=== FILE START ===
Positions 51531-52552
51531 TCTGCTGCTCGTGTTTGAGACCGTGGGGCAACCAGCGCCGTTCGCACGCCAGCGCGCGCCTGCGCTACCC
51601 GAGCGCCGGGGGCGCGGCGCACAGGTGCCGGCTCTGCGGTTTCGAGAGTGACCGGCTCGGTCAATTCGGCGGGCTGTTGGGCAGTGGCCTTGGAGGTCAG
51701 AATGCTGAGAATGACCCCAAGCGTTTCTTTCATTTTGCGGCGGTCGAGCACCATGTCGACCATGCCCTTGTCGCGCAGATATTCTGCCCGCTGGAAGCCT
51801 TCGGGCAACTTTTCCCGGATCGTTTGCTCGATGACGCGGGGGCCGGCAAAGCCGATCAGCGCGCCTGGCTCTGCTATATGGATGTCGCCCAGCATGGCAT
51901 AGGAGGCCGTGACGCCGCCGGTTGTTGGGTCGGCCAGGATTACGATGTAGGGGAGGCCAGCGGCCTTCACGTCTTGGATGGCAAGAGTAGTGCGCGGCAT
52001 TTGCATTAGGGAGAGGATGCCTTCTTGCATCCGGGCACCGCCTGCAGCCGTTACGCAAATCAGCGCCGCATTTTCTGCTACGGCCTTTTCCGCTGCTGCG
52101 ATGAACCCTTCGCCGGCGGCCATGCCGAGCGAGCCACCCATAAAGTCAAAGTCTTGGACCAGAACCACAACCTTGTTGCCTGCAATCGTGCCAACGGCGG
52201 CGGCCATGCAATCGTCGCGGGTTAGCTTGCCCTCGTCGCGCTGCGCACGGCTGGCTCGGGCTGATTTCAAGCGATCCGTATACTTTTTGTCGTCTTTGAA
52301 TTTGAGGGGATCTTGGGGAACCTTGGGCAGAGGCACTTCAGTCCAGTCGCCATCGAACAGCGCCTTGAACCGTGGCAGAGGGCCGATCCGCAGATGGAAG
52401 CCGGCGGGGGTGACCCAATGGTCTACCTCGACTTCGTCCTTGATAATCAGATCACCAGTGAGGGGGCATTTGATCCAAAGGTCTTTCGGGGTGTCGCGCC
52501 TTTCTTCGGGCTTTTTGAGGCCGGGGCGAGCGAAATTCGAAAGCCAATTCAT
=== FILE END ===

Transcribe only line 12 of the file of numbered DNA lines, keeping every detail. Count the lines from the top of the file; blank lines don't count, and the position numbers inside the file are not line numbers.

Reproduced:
52501 TTTCTTCGGGCTTTTTGAGGCCGGGGCGAGCGAAATTCGAAAGCCAATTCAT